These are simple, elementary truths that seem so hard for him to retain.  Aaron wants to be nice.  He really does.  But his impulses and his lack of filters sometimes drive his “nice” desires out of his brain quickly as he responds to the moment.

The next morning, Wednesday, Aaron wanted me to go inside Paradigm when I dropped him off.  He wanted me to talk to S about the pillow he had given her.  Sometimes my to-do list makes it hard for me to agree to anything extra, but something told me that I should do this for Aaron.  So I parked the van and we both got out, walking inside his day group together.

Aaron immediately strode over to the wheelchair where S was sitting, and I followed. 

“S!!!!” Aaron said, rubbing his hands together.  “Here’s my mom!!!!”

I felt like I was Vanna White on Wheel of Fortune.  “Here’s Vanna White and Pat Sajak!!!!!”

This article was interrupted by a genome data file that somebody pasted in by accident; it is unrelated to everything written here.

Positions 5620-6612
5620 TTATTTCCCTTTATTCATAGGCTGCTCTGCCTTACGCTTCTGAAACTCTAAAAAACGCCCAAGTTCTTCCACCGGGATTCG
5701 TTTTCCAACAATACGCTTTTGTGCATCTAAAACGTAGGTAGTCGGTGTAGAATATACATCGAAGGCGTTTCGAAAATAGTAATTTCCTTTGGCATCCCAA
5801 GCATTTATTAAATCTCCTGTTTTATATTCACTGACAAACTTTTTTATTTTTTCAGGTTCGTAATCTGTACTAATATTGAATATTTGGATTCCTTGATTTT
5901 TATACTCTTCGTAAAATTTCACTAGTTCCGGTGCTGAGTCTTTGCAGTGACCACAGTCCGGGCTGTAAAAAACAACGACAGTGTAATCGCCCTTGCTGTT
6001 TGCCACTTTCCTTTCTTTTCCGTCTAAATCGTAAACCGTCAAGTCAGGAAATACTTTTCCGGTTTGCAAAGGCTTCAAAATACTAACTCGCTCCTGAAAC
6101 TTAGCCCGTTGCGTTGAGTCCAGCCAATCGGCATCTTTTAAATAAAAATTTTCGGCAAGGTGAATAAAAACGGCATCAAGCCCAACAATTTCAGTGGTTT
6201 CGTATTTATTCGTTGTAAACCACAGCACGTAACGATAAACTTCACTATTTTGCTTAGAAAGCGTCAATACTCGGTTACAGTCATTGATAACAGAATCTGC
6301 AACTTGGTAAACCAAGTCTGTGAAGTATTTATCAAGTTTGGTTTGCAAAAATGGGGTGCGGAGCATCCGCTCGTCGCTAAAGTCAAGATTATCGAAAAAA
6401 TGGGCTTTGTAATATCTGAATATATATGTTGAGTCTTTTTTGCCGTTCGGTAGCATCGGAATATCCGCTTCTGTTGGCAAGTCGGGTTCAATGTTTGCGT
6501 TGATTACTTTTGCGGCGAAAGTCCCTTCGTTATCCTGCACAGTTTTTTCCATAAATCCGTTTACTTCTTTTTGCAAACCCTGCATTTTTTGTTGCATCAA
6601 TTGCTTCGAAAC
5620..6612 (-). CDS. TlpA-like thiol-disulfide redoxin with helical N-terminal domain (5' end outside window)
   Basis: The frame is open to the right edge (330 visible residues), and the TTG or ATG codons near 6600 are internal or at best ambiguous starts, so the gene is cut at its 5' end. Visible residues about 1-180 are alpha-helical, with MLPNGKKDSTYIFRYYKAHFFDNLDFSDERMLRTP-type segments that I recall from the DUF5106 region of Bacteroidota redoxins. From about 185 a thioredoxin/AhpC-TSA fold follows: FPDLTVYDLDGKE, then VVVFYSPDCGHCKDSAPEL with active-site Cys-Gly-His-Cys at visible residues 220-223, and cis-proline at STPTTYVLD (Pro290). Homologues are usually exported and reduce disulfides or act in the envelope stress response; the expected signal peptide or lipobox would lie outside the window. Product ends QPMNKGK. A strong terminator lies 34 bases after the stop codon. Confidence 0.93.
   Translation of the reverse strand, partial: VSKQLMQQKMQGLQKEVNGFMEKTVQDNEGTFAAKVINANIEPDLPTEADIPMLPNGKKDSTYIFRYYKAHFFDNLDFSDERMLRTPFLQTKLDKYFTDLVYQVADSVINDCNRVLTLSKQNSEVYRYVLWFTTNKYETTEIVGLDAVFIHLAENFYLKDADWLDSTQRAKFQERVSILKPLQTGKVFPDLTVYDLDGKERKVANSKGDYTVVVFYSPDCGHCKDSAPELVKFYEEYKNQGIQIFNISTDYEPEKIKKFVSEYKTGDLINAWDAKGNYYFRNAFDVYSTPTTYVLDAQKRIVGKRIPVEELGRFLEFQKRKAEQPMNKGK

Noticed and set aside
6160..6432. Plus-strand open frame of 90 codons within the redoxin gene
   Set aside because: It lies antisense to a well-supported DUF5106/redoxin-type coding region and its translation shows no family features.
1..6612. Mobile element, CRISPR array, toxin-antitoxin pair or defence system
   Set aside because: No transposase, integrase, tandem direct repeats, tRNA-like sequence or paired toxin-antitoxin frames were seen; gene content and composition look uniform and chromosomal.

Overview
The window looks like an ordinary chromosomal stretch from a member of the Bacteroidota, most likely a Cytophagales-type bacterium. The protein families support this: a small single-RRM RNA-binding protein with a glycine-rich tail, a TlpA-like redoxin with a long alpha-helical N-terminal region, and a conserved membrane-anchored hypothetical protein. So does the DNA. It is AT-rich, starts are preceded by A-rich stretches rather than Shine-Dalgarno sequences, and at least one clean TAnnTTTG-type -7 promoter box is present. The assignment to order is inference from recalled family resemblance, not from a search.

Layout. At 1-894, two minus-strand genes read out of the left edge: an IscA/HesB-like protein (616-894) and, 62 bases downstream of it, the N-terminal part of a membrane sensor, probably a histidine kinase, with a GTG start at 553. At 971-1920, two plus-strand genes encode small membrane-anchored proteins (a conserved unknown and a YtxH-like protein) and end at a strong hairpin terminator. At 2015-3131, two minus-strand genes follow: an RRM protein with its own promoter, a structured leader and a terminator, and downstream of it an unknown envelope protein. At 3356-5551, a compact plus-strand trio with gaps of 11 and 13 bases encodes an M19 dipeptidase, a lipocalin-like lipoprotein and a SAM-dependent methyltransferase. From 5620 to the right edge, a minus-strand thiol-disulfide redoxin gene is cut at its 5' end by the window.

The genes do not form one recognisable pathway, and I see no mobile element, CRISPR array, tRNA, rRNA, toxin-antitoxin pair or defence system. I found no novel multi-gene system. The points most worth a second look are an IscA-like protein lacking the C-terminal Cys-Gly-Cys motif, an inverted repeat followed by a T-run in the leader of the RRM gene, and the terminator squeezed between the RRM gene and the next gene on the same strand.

I walked around to where S could see me, and I patted her arm as I told her hello and asked how she’s doing.  S always says that she is fine, as she is all bent over in her chair.  She amazes me as she does something else I always see when I am with her……she smiles.  A huge, sweet smile.

“Did you like the pillow that Aaron gave you?” I asked her.  There was that wonderful smile again as she looked up at me and said a simple, “Yes.”  But her smile said it all.  It must mean a lot to her, in her limited world, to have friends.  I know that Aaron understands that.

One day, when talking to me about his friendship with her, Aaron said to me, “S doesn’t have much friends.  Am I her friend?”  I told him that he is indeed her friend…..a good friend.

“It makes me think I don’t know what to think,” he answered after some thought.

How sweet!  How telling! 

Friendships do matter to Aaron, very much.  He just doesn’t always know how to make them…..how to maintain them……how to express his feelings to his friends without being loud and rough.